On further analysis (I'm an economist by training), this may in fact be an incredibly beneficial situation. With our large but relatively empty auditorium, adding extra seats into a performance could potentially have minimal impact on the overall environment of the experience. Donating tickets creates a sense of connection, goodwill, and mindshare that NO REBATE can buy. Our shows would automatically be broadcast among their members when they look for families interested in participating, so we get free advertising as well. Additionally, even those who didn't get the tickets might mention it to their extended family, who might buy tickets for their ill relatives. Increased exposure also raises the value of the advertising space we may have.

Another possible future development is the creation of "sponsored shows." Each of our productions cost a certain amount in costumes, advertising, licensing, set, rentals, etc. Amortized between the total performances, we can estimate what it costs per show to run our company. The next step is to allow business to "purchase" a night of production for either these local non-profits to bring their entire group (major word of mouth advertising and goodwill) or for the public as a whole (even broader advertising base directly to customers). This way, the involved business has a direct stake in our production: the more people attend, the more advertising they get.

What we lose:
  1. Seats in a theatre - it may get a little crowded, but we can add more chairs. This might decrease the overall  experience though.
  2. Paying customers - for the non-profits, few if any would attend of their own volition, so this is minimal impact. There may be some people who "resell" the free tickets to others, but we aren't giving away enough to  make that an issue, and besides, that just means people want to see us.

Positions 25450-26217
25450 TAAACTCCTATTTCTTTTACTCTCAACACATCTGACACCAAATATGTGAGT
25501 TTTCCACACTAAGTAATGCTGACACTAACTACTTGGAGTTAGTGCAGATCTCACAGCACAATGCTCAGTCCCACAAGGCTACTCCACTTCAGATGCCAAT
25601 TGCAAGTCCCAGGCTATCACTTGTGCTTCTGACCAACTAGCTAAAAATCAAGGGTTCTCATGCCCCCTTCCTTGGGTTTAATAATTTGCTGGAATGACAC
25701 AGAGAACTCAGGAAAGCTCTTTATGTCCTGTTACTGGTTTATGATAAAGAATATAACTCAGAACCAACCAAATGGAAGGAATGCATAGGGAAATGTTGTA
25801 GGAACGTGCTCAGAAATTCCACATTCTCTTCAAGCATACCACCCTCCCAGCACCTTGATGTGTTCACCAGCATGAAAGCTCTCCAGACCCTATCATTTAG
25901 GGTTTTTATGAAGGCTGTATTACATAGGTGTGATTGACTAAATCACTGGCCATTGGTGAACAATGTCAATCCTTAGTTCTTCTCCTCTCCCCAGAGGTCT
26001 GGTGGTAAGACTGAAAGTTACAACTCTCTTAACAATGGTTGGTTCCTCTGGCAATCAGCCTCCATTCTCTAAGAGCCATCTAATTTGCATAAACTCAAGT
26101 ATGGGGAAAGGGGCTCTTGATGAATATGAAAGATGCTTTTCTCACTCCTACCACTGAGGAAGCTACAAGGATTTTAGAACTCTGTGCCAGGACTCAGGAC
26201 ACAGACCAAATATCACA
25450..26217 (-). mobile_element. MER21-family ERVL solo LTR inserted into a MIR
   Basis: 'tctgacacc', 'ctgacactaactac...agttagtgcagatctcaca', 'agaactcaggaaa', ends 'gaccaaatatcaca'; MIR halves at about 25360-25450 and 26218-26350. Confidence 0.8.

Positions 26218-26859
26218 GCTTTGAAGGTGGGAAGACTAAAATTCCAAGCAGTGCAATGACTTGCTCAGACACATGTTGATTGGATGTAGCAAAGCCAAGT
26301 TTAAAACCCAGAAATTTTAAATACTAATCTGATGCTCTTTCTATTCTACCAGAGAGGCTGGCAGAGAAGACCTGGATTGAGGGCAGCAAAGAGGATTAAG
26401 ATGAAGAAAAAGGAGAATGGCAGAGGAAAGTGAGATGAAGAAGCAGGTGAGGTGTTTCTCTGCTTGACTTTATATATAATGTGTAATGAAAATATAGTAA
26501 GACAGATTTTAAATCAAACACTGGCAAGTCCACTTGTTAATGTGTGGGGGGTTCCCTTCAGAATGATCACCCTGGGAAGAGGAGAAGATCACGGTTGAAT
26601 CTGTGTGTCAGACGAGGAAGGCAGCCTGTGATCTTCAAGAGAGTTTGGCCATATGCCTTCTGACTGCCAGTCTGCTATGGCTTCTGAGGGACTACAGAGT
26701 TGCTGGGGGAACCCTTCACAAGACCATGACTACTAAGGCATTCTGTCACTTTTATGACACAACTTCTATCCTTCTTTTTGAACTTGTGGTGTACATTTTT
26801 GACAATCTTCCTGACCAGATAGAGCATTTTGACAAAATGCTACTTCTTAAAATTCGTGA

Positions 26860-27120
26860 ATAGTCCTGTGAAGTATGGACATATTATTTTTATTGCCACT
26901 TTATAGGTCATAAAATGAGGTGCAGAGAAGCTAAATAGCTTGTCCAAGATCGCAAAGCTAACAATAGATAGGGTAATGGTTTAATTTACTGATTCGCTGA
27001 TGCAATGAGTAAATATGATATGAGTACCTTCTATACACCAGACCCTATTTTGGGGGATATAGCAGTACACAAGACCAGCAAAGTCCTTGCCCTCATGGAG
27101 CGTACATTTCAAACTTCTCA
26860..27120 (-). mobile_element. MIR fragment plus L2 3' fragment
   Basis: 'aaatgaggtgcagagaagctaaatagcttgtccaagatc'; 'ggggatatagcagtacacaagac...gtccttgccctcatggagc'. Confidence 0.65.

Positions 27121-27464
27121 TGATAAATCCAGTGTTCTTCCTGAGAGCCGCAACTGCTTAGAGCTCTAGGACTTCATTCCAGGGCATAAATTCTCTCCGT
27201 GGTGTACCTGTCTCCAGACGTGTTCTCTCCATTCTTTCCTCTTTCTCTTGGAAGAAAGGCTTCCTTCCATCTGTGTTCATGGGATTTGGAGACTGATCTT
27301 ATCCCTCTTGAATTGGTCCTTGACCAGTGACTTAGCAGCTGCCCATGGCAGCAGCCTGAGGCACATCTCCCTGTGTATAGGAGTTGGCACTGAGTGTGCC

What we gain:
  1. More people watching our shows -This was the hardest hurdle to clear with members of our board - that giving away free tickets wasn't going to hurt our overall sales for the production. As Techdirt is keen on pointing out, obscurity is a bigger problem then piracy or, in this case, "free riders and scalpers."
  2. More word of mouth advertising - the more people see what we do, the more known we become in our community, and the more interested people become in us.
  3. Ancillary sales - people who hear about the free tickets/show and can't make cut may still want to attend, or may encourage others in their network to.
  4. Goodwill - I cannot emphasize how important this is for a small company to build up goodwill among it's customer base. It is the major driving factor behind all the above. The more positively the customer/audience feels about the people they support, the more likely they will be to share their appreciation in the future and spread it to others in their social network. I may be in the theatre business, but customer service is the first, last, and most important job we can engage in.
So I'm embarking on a grand experiment with our intrepid theatre company. I'll update this post with feedback and results as I get them, but I would love to receive advice from anyone reading on how to broaden our offerings and really push this idea as far as we can.